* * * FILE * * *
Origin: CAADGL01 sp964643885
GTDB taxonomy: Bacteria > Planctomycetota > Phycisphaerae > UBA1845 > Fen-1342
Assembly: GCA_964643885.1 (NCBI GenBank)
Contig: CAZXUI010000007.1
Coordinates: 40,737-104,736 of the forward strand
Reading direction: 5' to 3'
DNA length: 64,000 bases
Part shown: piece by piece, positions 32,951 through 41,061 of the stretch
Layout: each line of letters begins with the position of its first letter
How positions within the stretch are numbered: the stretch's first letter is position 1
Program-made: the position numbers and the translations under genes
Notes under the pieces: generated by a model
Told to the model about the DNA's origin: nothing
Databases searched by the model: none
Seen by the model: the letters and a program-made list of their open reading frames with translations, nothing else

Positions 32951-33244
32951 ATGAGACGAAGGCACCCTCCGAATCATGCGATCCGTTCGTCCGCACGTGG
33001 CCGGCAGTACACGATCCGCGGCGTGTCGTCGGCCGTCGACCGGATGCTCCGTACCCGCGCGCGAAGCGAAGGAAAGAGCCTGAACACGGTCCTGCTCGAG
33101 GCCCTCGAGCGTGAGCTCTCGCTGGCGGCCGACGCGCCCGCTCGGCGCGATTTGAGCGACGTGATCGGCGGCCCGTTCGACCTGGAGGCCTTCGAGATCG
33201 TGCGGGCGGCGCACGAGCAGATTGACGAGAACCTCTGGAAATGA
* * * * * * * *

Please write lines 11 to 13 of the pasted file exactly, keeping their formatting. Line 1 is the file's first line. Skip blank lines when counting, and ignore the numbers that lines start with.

Program-made: the position numbers and the translations under genes
Notes under the pieces: generated by a model
Told to the model about the DNA's origin: nothing